THE year 1963 proved one of great note for Wearside music fans – as some of the biggest stars in the industry headed to Sunderland.
Gerry and the Pacemakers, Helen Shapiro, Billy Fury, Joe Brown and Karl Denver all performed in the town this year, as did The Beatles – three times.
Billy, Joe and Karl joined forces for a sell-out concert at the Odeon Cinema in November – a second trip to Sunderland for all three – provoking screams of delights from young fans.
Gerry and the Pacemakers took the Sunderland Empire by storm in 1963 too, just weeks before singing their way to the top of the charts with You’ll Never Walk Alone.
And a group of four mop-haired lads from Liverpool made a brief appearance supporting chart-topper teenager Helen Shapiro early this year – returning months later as the star attractions.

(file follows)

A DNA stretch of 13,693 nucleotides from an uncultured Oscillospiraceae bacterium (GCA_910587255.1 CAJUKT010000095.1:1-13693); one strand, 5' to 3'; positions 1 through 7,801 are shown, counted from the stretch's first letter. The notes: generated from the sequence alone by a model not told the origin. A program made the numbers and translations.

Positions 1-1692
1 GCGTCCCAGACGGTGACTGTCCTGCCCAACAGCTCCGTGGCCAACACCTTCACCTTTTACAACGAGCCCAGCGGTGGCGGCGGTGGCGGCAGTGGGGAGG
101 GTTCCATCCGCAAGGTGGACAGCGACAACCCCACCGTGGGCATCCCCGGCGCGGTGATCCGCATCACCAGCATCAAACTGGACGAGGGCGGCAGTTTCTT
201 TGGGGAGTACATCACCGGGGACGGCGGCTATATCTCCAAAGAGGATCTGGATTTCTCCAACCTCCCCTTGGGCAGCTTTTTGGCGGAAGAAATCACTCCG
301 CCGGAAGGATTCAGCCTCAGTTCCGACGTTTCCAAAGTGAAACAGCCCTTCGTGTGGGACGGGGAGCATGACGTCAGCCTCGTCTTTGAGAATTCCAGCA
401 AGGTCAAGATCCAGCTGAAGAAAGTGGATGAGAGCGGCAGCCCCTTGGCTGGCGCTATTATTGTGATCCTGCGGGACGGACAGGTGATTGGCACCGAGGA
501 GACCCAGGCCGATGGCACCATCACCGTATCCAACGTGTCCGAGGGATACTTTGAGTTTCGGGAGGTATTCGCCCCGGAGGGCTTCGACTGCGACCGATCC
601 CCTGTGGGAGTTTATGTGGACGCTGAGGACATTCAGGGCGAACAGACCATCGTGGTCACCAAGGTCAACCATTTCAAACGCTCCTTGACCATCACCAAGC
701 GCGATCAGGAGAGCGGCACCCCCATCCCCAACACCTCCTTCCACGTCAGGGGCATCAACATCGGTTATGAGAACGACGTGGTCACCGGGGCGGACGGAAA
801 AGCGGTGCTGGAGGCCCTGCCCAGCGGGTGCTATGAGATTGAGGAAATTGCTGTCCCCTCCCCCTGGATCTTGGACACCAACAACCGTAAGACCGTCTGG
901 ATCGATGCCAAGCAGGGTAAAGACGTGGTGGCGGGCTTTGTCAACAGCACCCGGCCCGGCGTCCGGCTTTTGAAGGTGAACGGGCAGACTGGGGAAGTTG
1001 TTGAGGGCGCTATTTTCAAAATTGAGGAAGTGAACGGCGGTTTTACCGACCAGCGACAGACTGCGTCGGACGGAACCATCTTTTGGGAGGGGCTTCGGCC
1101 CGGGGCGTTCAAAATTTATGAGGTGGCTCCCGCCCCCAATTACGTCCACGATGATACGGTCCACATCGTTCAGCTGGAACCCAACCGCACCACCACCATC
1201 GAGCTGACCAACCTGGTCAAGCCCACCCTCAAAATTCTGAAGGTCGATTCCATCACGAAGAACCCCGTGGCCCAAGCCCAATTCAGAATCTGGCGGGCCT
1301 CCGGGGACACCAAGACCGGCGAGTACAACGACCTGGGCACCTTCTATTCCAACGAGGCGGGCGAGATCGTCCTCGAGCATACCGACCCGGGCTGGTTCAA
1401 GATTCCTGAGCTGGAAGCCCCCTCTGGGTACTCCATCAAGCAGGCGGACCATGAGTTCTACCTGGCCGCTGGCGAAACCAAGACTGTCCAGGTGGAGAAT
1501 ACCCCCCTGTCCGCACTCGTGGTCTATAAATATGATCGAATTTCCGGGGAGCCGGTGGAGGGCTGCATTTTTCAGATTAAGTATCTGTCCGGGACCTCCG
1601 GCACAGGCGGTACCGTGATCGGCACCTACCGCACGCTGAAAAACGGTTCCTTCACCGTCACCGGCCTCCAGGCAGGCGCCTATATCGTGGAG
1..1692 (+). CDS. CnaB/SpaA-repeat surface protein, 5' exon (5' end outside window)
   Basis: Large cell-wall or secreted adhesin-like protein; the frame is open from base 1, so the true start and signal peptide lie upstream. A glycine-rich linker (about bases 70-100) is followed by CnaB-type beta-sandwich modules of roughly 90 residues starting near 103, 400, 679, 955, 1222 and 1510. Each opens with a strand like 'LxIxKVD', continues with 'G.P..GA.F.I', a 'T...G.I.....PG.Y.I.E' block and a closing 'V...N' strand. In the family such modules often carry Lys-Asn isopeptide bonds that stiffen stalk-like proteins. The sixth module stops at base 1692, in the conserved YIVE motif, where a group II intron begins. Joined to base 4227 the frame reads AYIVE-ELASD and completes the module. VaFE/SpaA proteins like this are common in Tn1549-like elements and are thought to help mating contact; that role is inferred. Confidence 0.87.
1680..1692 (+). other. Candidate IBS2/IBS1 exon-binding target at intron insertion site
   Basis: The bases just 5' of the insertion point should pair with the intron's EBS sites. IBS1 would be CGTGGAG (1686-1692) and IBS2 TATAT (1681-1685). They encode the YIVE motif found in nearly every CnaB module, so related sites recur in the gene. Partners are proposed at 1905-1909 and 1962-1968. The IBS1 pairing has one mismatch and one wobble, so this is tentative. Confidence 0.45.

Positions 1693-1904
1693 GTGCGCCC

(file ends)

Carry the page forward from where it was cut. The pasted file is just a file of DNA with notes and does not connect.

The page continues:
Echo reporter Carol Anderson appeared rather dismissive of the talents of The Beatles when she first heard them perform, comparing them rather unfavourably to the Empire’s house band.
An appearance by the group at the Rink Ballroom on May 14, 1963, sparked enough hysteria to merit an Echo news story on crowd problems in Holmeside – but not enough interest for a review.
And, when the group returned to the Empire in November 1963, another Echo critic was sent to take a look – but felt “unable to review” the band due to the screams which obliterated their tunes.
One of the saddest musical stories of the year featured Adam Faith, who lost his guitarist Johnny Rogers in a car crash on May 27 – in the week he was appearing at Sunderland’s Empire Theatre.
Faith, who had previously “brought the house down at the London Palladium,” held auditions for a new player at the theatre – with hopefuls travelling miles for a chance at stardom.